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THE MAD HATTER (2021)
Directed by Catherine Devaney.
Written by R.V. Romero, Armando Gutierrez, Catherine Devaney.
Starring Armando Gutierrez, Nick Miller, Samuel Caleb Walker, Michael Berryman, Isadora Cruz, Dennis Mallen, Rachel Brunner, Julia Kay, Benjamin Dougherty-King, Yvonne Gougelet, John Hardy, Sophia Rose Nikolov, Fedor Steer, Landin Wilkins, & Zac Zedalis as The Mad Hatter!
Find out more about this film here!
A group of psychology students take a trip with their professor to a mansion in the hills rumored to be owned by an eccentric millionaire who threw decadent parties. It’s also rumored to be haunted when the last party ended in an inferno, killing all of the partygoers. When the kids arrive at the mansion, they meet the odd staff (lead by horror icon Michael Berryman) and begin experiencing nightmares eluding to past traumas of each of them. While the professor conducts sessions with each of them, the nightmares become more prevalent, creeping into waking life and behind it all appears to be a mystical being known as the Mad Hatter!
I want to start off positively and say that writer/director Catherine Devaney has a wonderful eye for making gorgeous and nightmarish imagery on the screen. This is a film on a very small budget, but Devaney’s previous work as an art director on such films as DOCTOR STRANGE, MEN IN BLACK 3, and other high profile projects shines through. Devaney makes what could be a very low budget film look much more extravagant and grandiose due to some simple set designs and decent CG work. It shows that Devaney has the potential to do great things as this is one of the better looking low budgeters I’ve seen.
Unfortunately, THE MAD HATTER’s script is problematic. Basically, this is a twist on A NIGHTMARE ON ELM STREET and it doesn’t seem like anyone is trying to hide it. The Hatter himself is a burned shadow man in a hat. He doesn’t speak, which sets him apart and makes him less scary as Freddy, but he utilizes the insecurities, traumas, and tragedies of the kids to haunt their nightmares and waking hours. And while each of the kids seem to have their own issues worth delving into, the film takes an excessive amount of time to get to them. It also seems to get into boring ones while simply grazing over others. A lot of time is spent on the characters of Chelsea (Isadora Cruz) whose father is suffering from cancer and Henry (Samuel Caleb Walker) who was there when his sister drowned as a child. These are potent traumas but repeated scenes are dedicated to these traumas whereas the other two students; Val (Rachel Brunner) who had an abusive mother and a tendency to bite her nails and Ian (Nick Miller) who seems to have been physically and sexually abused in his foster home, barely get enough time to shine. Val and Ian’s problems are much more vivid and interesting in terms of turning them into a nightmare, but never do we get a scene where Val eats her own hand or some other nightmare scenario and we only get one hint at sexual abuse with Ian as Val turns into a man while Ian’s having sex with her. I feel these are missed opportunities and the filmmaker was distracted with other aspects of the film to get into these meaty psychological issues. We get to see one of the sessions Professor Hart (Armando Gutierrez) has with the kids, but after that, we really don’t get to see any therapy going on revisiting these traumas. It’s all so surface level and it didn’t have to be. I can understand a low budget preventing the film from going into a special effects showcase, but some scenes that actually delve into these kids’ problems would have made the film feel much deeper. Instead there are multiple scenes of Val and Ian making out, the kids sneaking to the basement to steal wine, the Professor creeping about the house, and Ian chasing his ghost sister about the halls. The story drags, seemingly to fill time, but I think had a little more effort gone into the story phase, this really could have been a great film.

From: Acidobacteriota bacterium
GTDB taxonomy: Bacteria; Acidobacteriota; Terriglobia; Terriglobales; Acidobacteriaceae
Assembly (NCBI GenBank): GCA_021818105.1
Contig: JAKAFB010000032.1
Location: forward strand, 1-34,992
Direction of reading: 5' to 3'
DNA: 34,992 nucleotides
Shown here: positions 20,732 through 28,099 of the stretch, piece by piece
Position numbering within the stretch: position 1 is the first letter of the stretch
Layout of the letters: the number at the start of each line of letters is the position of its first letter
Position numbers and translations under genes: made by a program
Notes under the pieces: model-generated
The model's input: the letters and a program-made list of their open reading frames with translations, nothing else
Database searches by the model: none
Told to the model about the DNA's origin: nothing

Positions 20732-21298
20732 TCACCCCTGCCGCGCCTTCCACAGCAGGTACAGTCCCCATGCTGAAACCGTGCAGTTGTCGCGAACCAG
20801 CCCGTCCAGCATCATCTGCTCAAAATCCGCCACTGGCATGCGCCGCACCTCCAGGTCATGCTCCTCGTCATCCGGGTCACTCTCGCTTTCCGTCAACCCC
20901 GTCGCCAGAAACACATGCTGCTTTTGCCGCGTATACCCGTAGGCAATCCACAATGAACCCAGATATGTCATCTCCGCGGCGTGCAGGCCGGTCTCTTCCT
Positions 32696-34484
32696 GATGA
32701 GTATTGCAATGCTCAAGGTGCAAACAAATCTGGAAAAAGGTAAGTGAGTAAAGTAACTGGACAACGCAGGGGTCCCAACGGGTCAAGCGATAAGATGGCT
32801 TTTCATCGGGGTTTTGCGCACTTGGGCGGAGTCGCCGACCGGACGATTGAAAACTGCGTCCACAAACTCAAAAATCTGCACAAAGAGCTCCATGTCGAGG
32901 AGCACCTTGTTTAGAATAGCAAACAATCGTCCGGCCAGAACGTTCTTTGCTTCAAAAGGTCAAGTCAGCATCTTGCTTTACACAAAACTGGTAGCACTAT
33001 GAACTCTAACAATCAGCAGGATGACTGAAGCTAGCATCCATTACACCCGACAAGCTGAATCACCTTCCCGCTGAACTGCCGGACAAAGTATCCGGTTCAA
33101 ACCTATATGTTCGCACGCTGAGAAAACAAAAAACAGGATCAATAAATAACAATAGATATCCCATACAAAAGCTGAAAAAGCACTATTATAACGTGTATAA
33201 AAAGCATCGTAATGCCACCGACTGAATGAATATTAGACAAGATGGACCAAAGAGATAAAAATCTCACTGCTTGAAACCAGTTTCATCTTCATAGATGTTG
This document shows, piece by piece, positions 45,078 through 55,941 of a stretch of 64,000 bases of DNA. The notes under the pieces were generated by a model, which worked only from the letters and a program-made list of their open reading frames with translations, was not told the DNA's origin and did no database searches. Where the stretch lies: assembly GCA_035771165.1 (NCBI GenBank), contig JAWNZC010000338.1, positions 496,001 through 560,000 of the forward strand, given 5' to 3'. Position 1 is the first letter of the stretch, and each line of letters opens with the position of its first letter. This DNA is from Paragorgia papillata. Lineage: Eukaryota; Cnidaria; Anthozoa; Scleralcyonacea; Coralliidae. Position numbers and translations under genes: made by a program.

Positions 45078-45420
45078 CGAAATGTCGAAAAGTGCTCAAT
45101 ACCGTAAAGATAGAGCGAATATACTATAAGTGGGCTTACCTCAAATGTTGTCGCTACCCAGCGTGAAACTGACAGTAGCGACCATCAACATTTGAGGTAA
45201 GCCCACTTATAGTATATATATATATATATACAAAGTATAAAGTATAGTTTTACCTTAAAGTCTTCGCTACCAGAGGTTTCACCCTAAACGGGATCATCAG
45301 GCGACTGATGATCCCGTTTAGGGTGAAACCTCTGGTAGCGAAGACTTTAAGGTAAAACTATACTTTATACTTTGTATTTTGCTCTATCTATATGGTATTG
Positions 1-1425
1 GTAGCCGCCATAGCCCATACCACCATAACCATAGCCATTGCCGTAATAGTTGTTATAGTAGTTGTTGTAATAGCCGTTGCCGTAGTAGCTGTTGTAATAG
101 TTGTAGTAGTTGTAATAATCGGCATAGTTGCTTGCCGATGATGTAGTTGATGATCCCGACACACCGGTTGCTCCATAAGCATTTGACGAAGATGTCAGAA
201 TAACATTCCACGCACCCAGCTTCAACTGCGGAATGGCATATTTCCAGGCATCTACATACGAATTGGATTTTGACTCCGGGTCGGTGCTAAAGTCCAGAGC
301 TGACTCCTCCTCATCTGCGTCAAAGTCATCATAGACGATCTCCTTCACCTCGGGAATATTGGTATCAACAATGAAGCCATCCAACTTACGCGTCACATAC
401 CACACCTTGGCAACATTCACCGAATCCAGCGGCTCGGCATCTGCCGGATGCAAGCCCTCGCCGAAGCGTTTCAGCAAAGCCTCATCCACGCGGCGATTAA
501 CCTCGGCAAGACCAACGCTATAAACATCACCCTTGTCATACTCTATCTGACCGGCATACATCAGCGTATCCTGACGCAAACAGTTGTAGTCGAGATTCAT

THE MAD HATTER also drifts to a rather aimless and anti-climactic ending. Sure the fates of the kids are decided, but there really isn’t anything of heft that happens. It just kids of slogs to the epilogue scene and forgets about them. There is not a lot of time spent on making the Hatter more than just a CG monster in the shadows, so there’s not a lot to do with the character as the threads of this tale begin to come together in the end.
The effects are decent. The look of the Hatter himself is somewhat interesting. And I liked the subtle nods to ALICE IN WONDERLAND. The acting actually holds up decently, though I feel Berryman is once again delegated to a non-speaking role which is a shame since I think when he has been able to speak in films, he’s been great. But they just use him as something spooky for the scenery. It feels like a missed opportunity to incorporate the Hatter’s staff as other Wonderland characters and if any film needs a TEXAS CHAINSAW MASSACRE style dinner scene, it’s this one. But alas, that doesn’t happen. THE MAD HATTER had potential, as does it’s director Catherine Devaney. I feel good things are in her future. THE MAD HATTER highlighted some of them as this is a very good looking film, but the problematic and listless script really does it a disservice.